Wikimedia is collecting a database of information called Wikidata, usable and editable by the general public.

The Wikimedia Foundation has been fairly static since its last project in 2006. However, recently the organization announced its latest project – Wikidata. The announcement came last month at the Semantic Tech & Business Conference in Berlin.


Wikidata’s purpose is to collect a database of knowledge that can be read and edited not only by humans but by machines as well. This isn’t the foundation’s first foray into trying to create a giant database of human knowledge however. The last attempt was called DBpedia. The difference between that project and Wikidata is that instead of just extracting data from Wikipedia and making it available online, Wikidata is going to make the data available and editable by anyone.

While this project will help users have access to more data, it also helps Wikipedia. Right now, the largest localized versions of Wikipedia are English, German, French, and Dutch. If the pure data is extracted and made available, it will give all the other localized versions of Wikipedia more information to work with.

Right now, chunks of data have to be created into Wikipedia pages themselves, like say for example, which national capitals have the largest populations in the world. With the Wikidata project, users will be able to search for that kind of information in the database and users won’t have to rely on other users to create a page of that data. Initially, the database is being populated with data from Wikipedia pages, but in the future, the project hopes to expand and pull data from many sources.

The push to get this project rolling came from the German branch of Wikimedia, Wikimedia Deutschland. CEO Pavel Richter is over the moon about the development of the project, which started in Germany. The chapter will continue to develop and test the project, but is anticipating turning over the project to the Wikimedia Foundation when the database is done. The best estimate of when the hand off will happen is a year from now.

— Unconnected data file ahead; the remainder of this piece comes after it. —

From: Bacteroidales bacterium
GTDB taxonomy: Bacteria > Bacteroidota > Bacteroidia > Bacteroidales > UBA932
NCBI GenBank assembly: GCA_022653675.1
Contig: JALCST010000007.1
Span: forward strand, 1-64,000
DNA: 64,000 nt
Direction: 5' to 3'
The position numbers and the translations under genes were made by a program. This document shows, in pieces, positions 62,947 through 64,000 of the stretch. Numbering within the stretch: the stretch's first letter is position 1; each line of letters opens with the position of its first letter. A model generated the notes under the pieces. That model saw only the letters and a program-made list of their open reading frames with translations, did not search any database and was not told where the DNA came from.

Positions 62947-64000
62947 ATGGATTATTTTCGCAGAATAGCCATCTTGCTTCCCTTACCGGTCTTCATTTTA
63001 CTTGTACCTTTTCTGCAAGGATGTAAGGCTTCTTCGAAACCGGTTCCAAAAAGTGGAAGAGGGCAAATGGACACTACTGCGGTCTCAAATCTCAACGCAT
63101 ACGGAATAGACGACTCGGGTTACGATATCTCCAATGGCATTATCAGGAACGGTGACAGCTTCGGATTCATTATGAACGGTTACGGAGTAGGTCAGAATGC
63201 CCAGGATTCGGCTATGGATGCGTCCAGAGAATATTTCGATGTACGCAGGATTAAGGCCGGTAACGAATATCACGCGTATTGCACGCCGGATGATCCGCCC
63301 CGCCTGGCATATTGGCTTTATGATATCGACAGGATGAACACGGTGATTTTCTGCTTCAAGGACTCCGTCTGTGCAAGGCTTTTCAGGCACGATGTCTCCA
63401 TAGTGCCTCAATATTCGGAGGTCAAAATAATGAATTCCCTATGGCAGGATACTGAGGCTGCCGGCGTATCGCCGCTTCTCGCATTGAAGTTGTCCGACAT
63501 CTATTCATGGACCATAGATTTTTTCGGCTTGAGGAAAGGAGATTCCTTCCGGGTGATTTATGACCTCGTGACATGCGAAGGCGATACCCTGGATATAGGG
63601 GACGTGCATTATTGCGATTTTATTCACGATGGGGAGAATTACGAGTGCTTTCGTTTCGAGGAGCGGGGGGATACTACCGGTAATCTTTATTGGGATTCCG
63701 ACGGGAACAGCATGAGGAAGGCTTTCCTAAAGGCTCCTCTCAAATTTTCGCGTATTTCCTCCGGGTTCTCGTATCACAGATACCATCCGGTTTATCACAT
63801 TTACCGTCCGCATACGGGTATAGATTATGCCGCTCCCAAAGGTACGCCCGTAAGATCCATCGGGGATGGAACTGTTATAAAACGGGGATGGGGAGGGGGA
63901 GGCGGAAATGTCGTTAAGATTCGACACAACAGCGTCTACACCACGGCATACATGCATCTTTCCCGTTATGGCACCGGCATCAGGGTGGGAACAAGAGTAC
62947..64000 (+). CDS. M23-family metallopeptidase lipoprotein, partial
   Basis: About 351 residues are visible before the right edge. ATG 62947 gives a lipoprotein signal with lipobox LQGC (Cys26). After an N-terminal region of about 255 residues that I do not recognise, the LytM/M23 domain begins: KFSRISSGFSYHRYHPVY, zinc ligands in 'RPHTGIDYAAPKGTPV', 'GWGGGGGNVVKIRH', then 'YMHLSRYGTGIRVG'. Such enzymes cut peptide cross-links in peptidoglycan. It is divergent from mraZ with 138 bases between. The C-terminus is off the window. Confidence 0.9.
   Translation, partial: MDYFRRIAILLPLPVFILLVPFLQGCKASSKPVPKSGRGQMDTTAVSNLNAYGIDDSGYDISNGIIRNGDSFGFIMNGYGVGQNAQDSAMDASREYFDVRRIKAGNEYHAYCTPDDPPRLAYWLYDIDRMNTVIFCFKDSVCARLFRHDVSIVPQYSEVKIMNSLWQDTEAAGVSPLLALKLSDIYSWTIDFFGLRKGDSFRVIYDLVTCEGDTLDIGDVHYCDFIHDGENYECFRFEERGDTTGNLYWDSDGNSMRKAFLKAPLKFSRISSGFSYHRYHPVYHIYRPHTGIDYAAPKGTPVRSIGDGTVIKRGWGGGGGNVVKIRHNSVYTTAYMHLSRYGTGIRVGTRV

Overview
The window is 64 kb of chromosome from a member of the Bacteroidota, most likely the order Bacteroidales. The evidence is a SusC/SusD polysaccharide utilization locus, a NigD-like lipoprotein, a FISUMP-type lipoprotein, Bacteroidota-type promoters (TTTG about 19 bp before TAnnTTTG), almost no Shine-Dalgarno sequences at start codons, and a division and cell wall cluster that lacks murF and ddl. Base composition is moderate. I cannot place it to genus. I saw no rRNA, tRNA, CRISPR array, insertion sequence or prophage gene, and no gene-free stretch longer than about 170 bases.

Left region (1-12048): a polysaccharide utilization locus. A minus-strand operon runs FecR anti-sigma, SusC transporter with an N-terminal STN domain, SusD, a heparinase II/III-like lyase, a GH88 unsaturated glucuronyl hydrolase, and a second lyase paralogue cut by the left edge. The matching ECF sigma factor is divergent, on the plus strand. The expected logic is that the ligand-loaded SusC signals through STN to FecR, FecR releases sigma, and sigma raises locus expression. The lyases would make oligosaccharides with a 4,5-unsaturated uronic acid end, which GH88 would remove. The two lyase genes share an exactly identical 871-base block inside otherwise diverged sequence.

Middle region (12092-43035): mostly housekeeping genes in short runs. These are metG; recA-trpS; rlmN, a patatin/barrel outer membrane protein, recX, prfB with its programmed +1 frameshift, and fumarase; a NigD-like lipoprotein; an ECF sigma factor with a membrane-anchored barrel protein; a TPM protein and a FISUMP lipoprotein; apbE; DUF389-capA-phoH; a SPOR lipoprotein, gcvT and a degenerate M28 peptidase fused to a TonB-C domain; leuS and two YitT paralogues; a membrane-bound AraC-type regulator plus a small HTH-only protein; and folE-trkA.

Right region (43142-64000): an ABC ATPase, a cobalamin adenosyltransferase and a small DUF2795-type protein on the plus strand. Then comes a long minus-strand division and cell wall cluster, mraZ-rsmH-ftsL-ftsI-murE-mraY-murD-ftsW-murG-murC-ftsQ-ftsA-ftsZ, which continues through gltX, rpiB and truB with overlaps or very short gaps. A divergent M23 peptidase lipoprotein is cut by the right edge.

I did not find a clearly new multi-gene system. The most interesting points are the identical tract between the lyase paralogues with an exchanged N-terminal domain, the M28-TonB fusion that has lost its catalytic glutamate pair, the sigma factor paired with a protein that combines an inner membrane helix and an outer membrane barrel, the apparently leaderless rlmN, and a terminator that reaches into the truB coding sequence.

Wikimedia Deutschland is hoping to have the first phase of the project (i.e. initially populating the database with data from every Wikipedia page in every language) completed by August 2012. The second phase of the project will include editors coming in to add and use data. That step is anticipated to be completed by December 2012. Finally, the third phase will be data entered into Wikidata first will then be used to create Wikipedia pages.

However, instead of trying to take the data from Wikidata and put it into a page in prose format, like most Wikipedia articles, developers instead are planning to simply insert the data in tables (called info boxes) that will be on the right-hand side of a Wikipedia article. That way, it will be a simple matter of formatting to make sure the information is available in all of Wikipedia’s localized languages and will make for a more compete encyclopedia for everyone.

Data from the project will be published under a free Creative Commons license. Governments, science departments, research facilities, and more will be able to use the data for their applications.

The tab for this project is being footed in part by the Allen Institute of Artificial Intelligence (originally founded by Microsoft’s Paul Allen in 2010), the Gordon and Betty Moore Foundation’s Science program, and Google. Undoubtedly Google could use the data from this project to help with its own project, the semantic search the company will be implementing in the coming months. Total, the Wikidata project received 1.3 million Euros in initial development funding.

Wikipedia stays up and running through user donations. Ever wonder how that money breaks down? Check out our blog post investigating just that: how Wikipedia uses users’ donations.